How could something so sweet leave such a sour mark on your health? If you've ever wondered why sugar is bad for you, get ready to be shocked.
Sugar and blood
Unstable blood sugar often leads to mood swings, fatigue, headaches and cravings for more sugar. Cravings set the stage for a cycle of addiction in which every new hit of sugar makes you feel better temporarily but, a few hours later, results in more cravings and hunger. On the flip side, those who avoid sugar often report having little or no cravings for sugary things and feeling emotionally balanced and energised.
Sugar, health and weight
Large-scale studies have shown that the more high-glycaemic (Gi) index foods a person consumes (those that quickly affect blood sugar), including foods containing sugar, the higher their risk for becoming obese and for developing Type 2 diabetes and heart disease. Emerging research is also suggesting connections between high Gi diets and many different forms of cancer.
Sugar and immunity
Research on human subjects is scant, but animal studies have shown that sugar suppresses immune response. More research is needed to understand the exact mechanisms; however, we do know that bacteria and yeast feed on sugar and that, when these organisms get out of balance in the body, infections and illness are more likely.
Sugar and deficiencies
It’s sort of a catch-22. If you consume a lot of sugar and other refined carbohydrates, you probably don’t get enough of the trace mineral chromium, and one of chromiums main functions is to help regulate blood sugar. According to scientists, most of us don’t get enough chromium in our diets. Chromium is found in a variety of animal foods, seafood and plant foods. Refining starches and other carbohydrates rob these foods of their chromium supplies so think wholegrain!
Sugar and ageing
It even contributes to that telltale sign of ageing: sagging skin. Probably another reason ever-young celebrities like Yasmin LeBon steer clear of the sweet stuff. Some of the sugar you consume, after hitting your bloodstream, ends up attaching itself to proteins, in a process called glycation. These new molecular structures contribute to the loss of elasticity found in aging body tissues, from your skin to your organs and arteries. The more sugar circulating in your blood, the faster this damage takes hold.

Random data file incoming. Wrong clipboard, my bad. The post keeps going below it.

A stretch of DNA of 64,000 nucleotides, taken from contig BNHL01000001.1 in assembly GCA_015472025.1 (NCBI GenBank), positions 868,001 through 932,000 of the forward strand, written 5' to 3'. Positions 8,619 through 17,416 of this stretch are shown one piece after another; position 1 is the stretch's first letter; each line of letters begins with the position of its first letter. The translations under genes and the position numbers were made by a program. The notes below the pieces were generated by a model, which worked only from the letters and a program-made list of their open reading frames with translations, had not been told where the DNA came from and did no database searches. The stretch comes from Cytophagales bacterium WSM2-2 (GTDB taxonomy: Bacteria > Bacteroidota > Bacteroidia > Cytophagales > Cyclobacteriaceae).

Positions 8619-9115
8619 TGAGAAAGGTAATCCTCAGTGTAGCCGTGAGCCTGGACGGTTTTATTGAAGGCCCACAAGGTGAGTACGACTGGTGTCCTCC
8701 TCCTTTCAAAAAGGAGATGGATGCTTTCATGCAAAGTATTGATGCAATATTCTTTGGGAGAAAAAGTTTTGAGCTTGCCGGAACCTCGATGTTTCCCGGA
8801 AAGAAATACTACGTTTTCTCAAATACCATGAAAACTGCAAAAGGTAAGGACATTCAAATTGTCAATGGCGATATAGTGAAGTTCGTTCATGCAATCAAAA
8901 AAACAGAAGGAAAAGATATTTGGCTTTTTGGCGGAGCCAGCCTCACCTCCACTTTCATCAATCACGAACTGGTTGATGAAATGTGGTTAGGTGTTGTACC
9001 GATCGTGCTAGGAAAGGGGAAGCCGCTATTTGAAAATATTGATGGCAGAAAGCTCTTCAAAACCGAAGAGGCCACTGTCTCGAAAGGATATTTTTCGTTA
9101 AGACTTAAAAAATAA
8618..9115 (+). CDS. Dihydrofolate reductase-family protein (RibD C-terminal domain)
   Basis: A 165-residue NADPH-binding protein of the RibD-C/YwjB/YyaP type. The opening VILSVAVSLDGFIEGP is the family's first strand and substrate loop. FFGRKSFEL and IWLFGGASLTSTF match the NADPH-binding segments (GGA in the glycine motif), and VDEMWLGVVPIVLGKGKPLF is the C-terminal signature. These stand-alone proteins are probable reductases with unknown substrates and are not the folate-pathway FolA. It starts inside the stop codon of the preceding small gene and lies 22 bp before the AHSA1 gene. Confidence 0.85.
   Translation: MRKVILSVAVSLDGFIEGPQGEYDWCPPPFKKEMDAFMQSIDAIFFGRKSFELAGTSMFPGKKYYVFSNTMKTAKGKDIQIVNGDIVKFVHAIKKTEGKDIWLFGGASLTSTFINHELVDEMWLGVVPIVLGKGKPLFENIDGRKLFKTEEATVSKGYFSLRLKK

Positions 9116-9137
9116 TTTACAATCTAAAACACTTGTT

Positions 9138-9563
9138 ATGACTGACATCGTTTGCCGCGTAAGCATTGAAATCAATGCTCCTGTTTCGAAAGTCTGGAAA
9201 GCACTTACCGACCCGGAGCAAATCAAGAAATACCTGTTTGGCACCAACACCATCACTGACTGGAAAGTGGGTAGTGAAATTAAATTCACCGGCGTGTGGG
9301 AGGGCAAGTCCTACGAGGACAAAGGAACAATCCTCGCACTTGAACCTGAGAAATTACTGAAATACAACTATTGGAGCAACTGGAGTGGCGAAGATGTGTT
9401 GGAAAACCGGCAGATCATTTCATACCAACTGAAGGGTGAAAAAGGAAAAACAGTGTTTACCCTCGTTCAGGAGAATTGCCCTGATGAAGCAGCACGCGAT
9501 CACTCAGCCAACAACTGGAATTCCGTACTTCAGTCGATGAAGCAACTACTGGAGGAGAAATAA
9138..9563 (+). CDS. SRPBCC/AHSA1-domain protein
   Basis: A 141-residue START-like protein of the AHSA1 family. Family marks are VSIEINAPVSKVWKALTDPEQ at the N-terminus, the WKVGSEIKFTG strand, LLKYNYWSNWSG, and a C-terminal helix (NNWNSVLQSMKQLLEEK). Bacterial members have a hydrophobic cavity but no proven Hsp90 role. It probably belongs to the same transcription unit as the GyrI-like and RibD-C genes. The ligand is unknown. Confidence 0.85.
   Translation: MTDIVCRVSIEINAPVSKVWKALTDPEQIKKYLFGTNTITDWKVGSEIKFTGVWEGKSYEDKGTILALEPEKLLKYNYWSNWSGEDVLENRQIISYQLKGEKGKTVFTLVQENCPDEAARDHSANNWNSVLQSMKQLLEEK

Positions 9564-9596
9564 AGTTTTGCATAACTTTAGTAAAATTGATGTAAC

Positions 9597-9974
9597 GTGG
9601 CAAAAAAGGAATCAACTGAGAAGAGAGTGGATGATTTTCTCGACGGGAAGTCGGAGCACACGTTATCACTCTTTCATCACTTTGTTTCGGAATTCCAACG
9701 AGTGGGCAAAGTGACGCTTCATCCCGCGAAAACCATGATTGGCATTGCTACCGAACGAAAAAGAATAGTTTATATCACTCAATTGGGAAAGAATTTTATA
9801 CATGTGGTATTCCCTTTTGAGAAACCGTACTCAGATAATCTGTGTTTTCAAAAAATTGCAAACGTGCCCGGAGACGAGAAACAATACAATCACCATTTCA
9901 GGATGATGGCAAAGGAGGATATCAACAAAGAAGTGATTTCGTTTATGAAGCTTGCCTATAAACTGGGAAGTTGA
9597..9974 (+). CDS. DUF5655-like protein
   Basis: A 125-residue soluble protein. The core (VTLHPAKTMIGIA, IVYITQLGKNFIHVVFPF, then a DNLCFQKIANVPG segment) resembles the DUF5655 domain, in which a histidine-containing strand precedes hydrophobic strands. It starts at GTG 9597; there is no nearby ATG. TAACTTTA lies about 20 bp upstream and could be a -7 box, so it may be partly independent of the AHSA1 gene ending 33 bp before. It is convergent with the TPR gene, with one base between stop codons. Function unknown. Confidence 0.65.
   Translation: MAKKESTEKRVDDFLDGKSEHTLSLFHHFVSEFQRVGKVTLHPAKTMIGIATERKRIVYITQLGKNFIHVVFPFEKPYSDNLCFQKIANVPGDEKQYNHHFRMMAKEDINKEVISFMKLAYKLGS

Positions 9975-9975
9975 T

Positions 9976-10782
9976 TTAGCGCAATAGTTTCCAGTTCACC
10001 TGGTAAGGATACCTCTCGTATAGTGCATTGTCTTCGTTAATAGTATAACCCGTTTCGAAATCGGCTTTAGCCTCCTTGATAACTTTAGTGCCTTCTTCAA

Sugar and tooth decay.
With all the other life-threatening effects of sugar, we sometimes forget the most basic damage it does. When it sits on your teeth, it creates decay more efficiently than any other food substance, and all the money in the world can’t reverse this process. For a strong visual reminder, next time the Tooth Fairy visits, try the old tooth-in-a-glass-of-Coke experiment—the results will surely convince you that sugar isn’t good for your pearly whites.
Sugar and complications
Increasing evidence shows that chronic infections, such as those that result from periodontal problems, play a role in the development of coronary artery disease. The most popular theory is that the connection is related to widespread effects from the body’s inflammatory response to infection.
Sugar and the brain
It is believed that one trigger of attention deficit hyperactivity disorder (ADHD) may be consumption of sugar, and many children with ADHD crave high Gi foods, which leads to hypoglycaemia. All high Gi foods cause a rapid rise in blood sugar levels, which causes a temporary surge of energy and at the same time, hyperactivity. Soon after this energy surge comes a dip in energy, with the end result being hypoglycaemia.
This will inevitably lead to irritability, poor sleeping habits and lack of concentration. In light of this, if low Gi foods are eaten most of the time, especially for breakfast, blood sugar and energy levels remain stable, and this enables the child to concentrate better and stabilise their emotions.
Sugar and stress
When we’re under stress, our stress hormone levels rise. These chemicals are the body’s fight-or-flight emergency crew, sent out to prepare the body for an attack or an escape. These chemicals are also called into action when blood sugar is low.
For example, after a blood-sugar spike (say, from eating a piece of birthday cake), there’s a compensatory dive, which causes the body to release stress hormones such as adrenaline, epinephrine and cortisol. One of the main things these hormones do is raise blood sugar, providing the body with a quick energy boost. The problem is, these helpful hormones can make us feel anxious, irritable and shaky.
Sugar and malnutrition
According to nutrition scientists, research has shown that people who consume the most sugar have the lowest intakes of essential nutrients –– especially vitamin A, vitamin C, folate, vitamin B-12, calcium, phosphorous, magnesium and iron. Ironically, those who consume the most sugar are children and teenagers, the individuals who need these nutrients most.
Time to slash
Now that you know the negative impacts refined sugar can have on your body and mind, you’ll want to be more careful about the foods you choose. And the first step is getting educated about where sugar lurks. Believe it or not, a food needn’t even taste all that sweet for it to be loaded with sugar.
When it comes to convenience and packaged foods, let the ingredients label be your guide, and be aware that just because something boasts that it is low in carbs or a "diet" food, doesn’t mean it’s free of sugar.
Thanks to tescodiets.com who have provided this article.